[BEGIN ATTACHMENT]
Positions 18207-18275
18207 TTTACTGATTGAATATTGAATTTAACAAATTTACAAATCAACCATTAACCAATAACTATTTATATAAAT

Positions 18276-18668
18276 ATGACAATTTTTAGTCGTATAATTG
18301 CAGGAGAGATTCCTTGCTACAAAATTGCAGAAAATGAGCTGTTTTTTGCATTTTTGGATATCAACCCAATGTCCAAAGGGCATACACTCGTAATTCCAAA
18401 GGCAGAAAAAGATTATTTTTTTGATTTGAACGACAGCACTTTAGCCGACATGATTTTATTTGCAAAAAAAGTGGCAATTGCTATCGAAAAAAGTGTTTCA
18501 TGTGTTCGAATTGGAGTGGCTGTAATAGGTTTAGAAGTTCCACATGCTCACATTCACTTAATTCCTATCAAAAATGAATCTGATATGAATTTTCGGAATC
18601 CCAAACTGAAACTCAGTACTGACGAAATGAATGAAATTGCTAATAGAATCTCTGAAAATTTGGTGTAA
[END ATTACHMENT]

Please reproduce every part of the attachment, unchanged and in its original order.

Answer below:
Positions 18207-18275
18207 TTTACTGATTGAATATTGAATTTAACAAATTTACAAATCAACCATTAACCAATAACTATTTATATAAAT

Positions 18276-18668
18276 ATGACAATTTTTAGTCGTATAATTG
18301 CAGGAGAGATTCCTTGCTACAAAATTGCAGAAAATGAGCTGTTTTTTGCATTTTTGGATATCAACCCAATGTCCAAAGGGCATACACTCGTAATTCCAAA
18401 GGCAGAAAAAGATTATTTTTTTGATTTGAACGACAGCACTTTAGCCGACATGATTTTATTTGCAAAAAAAGTGGCAATTGCTATCGAAAAAAGTGTTTCA
18501 TGTGTTCGAATTGGAGTGGCTGTAATAGGTTTAGAAGTTCCACATGCTCACATTCACTTAATTCCTATCAAAAATGAATCTGATATGAATTTTCGGAATC
18601 CCAAACTGAAACTCAGTACTGACGAAATGAATGAAATTGCTAATAGAATCTCTGAAAATTTGGTGTAA